Rudolph "Rudy" Cornelius Wiedoeft (3 January 1893, Detroit, Mich. - 18 February 1940, Flushing, N.Y.) was an American saxophonist.
The son of German immigrants, at a young age Wiedoeft started playing with his family orchestra, first on violin. At the age of 10, however, he fell off his bicycle delivering newspapers, broke his right arm, and was never able to bow properly again. He switched to the clarinet and by the time he was 15, was a top professional.
Saxophones were just beginning to come into the .US. They were considered a novelty, a toy which no one played well. Rudy picked one up on a whim, thinking the novelty might help augment his income, and very shortly, the instrument became his life’s devotion.
He moved to New York City and became known as a virtuoso saxophonist in the 1910s. He personally met Thomas Edison, the father of the phonograph, who recorded Rudy in 1917, an event that helped launch his career. Wiedoeft made more than 300 recordings for many different record labels, and did much to popularize the saxophone as an instrument in both the U.S. and overseas. His chief instrument was the C melody saxophone, a variety which was immensely popular from the 1910s until the U.S. stock market crash of October 1929. He also played and recorded a little on the E-flat alto and B-flat soprano as well.
His style was noted for very rapid runs of well articulated notes in between long lush legato phrases in a ragtime influenced style. The rapidly articulated notes were made possible by the advanced techniques of double-tonguing and triple-tonguing, similar to those used by brass (trumpet, trombone, etc.) players and flutists. He was also known for his style of vibrato, which was very wide in the later years of his playing. It is worth noting that in his earlier years, Wiedoeft's use of vibrato was quite spare and rather narrow. Wiedoeft employed several other 'sound effects,' such as slap tonguing and "laughing" (altering/bending the pitch of the note) through his horn, and alongside his very distinguishable vibrato, became a part of his musical arsenal to use at his disposal. While he incorporated some elements of early jazz into his playing, he remained stylistically a pre-jazz artist. Some of his original compositions were hits in their day, notably Valse Erica, Valse Llewellyn,Saxema, Saxophobia, and Sax-o-Phun.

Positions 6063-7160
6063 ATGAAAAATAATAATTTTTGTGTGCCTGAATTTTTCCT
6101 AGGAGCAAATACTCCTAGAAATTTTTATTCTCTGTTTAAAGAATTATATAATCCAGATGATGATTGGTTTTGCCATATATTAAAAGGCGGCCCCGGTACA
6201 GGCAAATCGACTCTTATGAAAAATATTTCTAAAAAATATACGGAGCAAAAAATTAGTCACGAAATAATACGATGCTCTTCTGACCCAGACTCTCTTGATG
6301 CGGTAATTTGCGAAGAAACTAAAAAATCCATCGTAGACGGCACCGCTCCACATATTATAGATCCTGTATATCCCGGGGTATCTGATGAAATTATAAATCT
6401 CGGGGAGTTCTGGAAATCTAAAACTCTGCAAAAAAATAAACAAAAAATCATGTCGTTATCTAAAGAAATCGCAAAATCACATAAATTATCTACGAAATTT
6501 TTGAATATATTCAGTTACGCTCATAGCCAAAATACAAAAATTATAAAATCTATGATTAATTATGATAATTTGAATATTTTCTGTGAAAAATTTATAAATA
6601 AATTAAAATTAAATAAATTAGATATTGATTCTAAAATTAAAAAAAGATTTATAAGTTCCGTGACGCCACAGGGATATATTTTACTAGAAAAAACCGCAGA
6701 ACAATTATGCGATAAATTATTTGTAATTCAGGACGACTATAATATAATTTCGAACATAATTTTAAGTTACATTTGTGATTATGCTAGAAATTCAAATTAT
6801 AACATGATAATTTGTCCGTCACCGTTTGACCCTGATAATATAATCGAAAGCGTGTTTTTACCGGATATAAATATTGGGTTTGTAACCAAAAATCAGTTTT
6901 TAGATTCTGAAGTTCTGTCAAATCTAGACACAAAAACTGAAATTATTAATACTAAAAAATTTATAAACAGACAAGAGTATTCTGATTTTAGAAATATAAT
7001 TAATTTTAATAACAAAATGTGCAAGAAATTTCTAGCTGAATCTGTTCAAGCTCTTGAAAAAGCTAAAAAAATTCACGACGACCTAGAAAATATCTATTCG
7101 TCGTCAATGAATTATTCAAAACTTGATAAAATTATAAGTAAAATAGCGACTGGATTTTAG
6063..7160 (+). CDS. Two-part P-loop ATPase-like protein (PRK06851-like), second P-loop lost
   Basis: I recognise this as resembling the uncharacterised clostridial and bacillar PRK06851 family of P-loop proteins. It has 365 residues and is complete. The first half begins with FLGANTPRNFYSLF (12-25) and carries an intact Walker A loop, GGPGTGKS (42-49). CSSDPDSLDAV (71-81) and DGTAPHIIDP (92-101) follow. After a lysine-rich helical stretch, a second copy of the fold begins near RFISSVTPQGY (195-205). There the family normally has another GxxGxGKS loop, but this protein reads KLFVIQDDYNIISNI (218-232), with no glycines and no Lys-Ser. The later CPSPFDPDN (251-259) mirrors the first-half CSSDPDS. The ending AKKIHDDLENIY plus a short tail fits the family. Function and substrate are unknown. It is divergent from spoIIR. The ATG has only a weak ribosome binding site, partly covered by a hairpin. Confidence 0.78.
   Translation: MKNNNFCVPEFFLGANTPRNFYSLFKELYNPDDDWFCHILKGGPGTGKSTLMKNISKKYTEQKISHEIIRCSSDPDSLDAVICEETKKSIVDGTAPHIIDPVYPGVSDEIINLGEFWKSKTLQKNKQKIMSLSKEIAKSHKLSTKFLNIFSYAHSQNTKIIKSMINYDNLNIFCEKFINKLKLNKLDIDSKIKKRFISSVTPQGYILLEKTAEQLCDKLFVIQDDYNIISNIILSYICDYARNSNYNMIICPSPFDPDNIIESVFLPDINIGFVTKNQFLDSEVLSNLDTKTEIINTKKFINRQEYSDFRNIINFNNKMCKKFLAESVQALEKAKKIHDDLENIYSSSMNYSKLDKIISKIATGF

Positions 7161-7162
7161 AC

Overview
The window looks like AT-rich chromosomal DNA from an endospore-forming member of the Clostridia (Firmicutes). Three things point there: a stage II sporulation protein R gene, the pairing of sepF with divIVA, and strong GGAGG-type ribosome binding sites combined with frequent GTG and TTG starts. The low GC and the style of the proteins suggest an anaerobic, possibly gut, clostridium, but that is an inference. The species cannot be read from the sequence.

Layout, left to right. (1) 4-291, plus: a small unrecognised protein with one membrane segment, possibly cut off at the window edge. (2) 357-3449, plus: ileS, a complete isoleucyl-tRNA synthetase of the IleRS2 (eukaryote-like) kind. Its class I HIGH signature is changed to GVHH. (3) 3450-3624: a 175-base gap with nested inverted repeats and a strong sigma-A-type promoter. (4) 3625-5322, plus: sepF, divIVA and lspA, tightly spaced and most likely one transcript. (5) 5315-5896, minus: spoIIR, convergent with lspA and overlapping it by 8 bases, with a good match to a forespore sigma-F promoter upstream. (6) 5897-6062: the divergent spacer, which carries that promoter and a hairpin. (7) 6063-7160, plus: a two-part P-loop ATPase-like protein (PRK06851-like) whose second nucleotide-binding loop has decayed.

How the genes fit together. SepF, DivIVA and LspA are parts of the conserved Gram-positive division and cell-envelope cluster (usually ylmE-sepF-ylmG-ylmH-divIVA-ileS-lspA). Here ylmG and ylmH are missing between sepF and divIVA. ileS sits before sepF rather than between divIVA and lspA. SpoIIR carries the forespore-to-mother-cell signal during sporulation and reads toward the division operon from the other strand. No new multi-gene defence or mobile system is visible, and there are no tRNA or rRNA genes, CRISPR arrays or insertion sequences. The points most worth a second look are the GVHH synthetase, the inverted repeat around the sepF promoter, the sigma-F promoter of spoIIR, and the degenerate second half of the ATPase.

He remained a very popular entertainer into the 1920s and performed regularly on radio, but his style started to sound more and more dated to the public as his career continued into the 1930s. He worked for a while in Rudy Vallee's band, then for a while in France. From the mid-1930s on, he essentially stopped playing and was involved in several mining investments that, unfortunately, did not prove successful.
Works for Winds
- Saxophobia (arr. Woodis and Hammer) (1918/2014)
- Tribute to Rudy Wiedoeft (arr. Schuller; ed. Hegvik) (1918/199-?)
- Rudy Wiedoeftworks, Wikipedia
- Garfield, E. "How Rudy Wiedoeft’s Saxophobia Launched the Saxual Revolution. "Current Comments. Philadelphia: ISI Press. No. 10 (6 March 1989).